Understandably then, people can look for ways to ease the stress.  Many people are intrigued by meditation.  And there’s no question that this practice can offer health benefits.  So of course some wonder if these health benefits might extend to your hair.  Someone might ask: “my doctor is pretty sure that I have telogen effluvium from some hormonal changes.  This has taken a huge toll on me.  I would say that I’ve lost at least 1/3 of the volume of my hair with no end in sight.  I am so stressed out.  The only relief that I get is doing yoga.  I’d like to expand on this and try some meditation.  But I have tried it before and I could not sit still like that.  However, right now I am desperate and I will force myself to sit.  Once I begin meditating, will it help or stop my hair loss?”

Give Yourself Permission To Use Whatever Type Of Meditation Works For You.  Tweak As Necessary: I honestly do not think that there is any down side to meditating.  The benefits are long and are well documented. Plus, meditation is free, easy, and relaxing.  But despite all of this, many people have trouble doing it.  I had trouble with the silence and with sitting still also.   So I gave myself permission to tweak it so that it worked for me.  I’ve had great success with an app called “Headspace” as well as just listening to soothing nature sounds or classical music that you can play on Youtube.   I also sometimes listen the Harry Potter series on YouTube. I find Jim Dale’s voice to be so relaxing and I zone out.  I close my eyes and allow the music or sounds to regulate my breathing.  “Headspace” is sort of a guided meditation.  There is a very soothing voice that walks you through the process.  But as you make progress and get into the habit, there are less and less prompts.  I am able to meditate using “headspace,” music, or soothing audio books just fine – I think because there is not the pressure of just sitting in silence without any guidance.  I just need for there to be sound.   I think that it is completely fine to meditate in whatever way that you find pleasing. The whole point is to regulate your breathing, slow or stop your thoughts, and just be present in the moment.  If this requires some music or prompts, I don’t see the harm.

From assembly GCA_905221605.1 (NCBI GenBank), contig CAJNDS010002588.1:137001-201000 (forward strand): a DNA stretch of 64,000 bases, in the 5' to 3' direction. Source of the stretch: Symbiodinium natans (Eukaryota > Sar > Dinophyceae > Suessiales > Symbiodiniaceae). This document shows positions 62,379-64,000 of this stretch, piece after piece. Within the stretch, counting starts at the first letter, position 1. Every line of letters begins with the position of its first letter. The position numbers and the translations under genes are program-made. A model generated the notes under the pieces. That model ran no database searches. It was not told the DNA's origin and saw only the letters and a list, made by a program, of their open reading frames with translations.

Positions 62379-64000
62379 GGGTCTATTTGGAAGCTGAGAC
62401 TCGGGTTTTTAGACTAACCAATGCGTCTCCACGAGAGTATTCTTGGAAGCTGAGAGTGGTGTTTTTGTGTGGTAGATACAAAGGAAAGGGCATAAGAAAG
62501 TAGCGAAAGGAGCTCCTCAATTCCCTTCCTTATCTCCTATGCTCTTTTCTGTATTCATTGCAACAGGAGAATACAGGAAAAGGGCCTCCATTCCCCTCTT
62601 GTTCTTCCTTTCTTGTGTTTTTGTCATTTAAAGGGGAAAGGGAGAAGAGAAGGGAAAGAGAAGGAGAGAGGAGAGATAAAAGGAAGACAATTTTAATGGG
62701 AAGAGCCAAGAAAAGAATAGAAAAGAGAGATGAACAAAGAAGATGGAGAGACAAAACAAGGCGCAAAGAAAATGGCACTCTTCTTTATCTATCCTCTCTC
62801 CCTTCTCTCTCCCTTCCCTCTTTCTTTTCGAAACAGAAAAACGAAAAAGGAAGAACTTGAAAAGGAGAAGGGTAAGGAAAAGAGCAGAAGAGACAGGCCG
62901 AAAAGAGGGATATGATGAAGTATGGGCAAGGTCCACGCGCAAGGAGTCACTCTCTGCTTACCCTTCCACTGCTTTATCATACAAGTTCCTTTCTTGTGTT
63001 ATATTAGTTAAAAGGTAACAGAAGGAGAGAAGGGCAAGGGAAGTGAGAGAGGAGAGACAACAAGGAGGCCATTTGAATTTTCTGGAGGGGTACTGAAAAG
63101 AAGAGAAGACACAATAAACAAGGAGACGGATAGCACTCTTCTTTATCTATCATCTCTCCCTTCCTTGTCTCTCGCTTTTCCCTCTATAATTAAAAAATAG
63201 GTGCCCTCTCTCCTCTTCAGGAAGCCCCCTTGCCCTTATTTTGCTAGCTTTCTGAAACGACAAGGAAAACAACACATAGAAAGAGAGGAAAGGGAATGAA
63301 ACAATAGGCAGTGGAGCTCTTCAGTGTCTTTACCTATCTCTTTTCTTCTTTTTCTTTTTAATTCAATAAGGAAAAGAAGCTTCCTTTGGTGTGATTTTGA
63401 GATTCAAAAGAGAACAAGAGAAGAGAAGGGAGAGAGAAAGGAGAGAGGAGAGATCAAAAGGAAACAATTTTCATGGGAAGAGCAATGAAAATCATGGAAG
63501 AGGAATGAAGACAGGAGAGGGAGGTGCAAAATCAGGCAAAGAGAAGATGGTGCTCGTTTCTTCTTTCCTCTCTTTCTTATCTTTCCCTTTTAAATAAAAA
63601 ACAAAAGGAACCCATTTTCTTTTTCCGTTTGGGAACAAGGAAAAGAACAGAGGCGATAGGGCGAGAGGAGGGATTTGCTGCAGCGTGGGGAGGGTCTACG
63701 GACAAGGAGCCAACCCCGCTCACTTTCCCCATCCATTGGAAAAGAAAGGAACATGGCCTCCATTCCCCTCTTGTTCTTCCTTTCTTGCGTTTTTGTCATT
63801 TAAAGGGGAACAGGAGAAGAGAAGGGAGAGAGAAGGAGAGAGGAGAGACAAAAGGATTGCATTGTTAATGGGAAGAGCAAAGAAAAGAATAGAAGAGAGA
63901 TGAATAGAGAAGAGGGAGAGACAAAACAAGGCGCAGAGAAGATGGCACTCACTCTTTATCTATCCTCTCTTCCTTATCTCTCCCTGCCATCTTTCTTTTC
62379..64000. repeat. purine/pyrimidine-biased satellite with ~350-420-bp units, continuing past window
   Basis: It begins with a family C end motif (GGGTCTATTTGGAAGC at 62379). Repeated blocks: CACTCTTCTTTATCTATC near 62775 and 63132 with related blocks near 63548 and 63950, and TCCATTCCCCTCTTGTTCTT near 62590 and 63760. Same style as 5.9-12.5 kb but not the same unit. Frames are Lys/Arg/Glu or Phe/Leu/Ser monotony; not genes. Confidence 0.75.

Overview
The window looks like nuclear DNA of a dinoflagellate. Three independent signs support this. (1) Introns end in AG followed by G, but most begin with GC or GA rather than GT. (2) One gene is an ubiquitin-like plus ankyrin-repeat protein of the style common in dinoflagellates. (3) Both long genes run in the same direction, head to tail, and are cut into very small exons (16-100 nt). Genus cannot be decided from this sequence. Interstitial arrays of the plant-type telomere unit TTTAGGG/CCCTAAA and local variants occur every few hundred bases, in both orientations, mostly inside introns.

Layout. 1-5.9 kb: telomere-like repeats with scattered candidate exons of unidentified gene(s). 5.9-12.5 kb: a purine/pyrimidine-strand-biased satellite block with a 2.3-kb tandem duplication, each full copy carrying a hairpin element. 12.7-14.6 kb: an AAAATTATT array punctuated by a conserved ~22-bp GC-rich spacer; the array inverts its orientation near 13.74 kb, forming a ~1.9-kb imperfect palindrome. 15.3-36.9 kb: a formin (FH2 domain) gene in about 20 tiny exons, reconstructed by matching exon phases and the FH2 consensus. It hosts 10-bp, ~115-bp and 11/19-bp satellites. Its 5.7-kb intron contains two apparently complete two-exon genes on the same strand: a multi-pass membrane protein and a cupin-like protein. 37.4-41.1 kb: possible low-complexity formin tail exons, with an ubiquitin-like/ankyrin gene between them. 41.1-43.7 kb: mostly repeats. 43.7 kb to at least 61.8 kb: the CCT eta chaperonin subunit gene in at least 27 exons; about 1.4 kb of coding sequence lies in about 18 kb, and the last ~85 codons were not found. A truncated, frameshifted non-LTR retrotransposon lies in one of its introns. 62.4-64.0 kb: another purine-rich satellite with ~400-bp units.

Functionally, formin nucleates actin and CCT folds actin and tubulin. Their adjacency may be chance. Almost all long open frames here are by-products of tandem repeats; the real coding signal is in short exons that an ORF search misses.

Does Meditation Help With Hair Loss?: As to whether or not meditation will help with hair loss, if your trigger is stress, it certainly could help.  Meditation certainly helps to lower stress.  And even if stress is not your trigger, stress can sometimes prolong or worsen the hair loss.  It can also raise cortisol, which is a trigger for some.  So certainly lowering stress can inadvertently lower your hair loss.

However, with a medical trigger, it’s questionable as to whether stress-lowering methods can stop the hair loss.  Why? Because your hair follicles need time to go back into the growing phrase, which is when the hair loss stops.  This usually just happens in time.  Meditation, unfortunately, isn’t likely to speed this process.  It won’t reset your hair cycles.  And if you have an ongoing trigger that doesn’t stop, meditation won’t take away that trigger.

Still, even if meditation doesn’t eliminate your hair loss, it is still worth doing.  Anything that you can do to feel better and to lower stress is beneficial. I did meditate when I was having hair loss.  I am not sure that there was a cosmetic benefit, but there was certainly a mental one.  You can read about some of the other things that helped me on my blog at http://stop-hair-loss-in-women.com

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Aug 30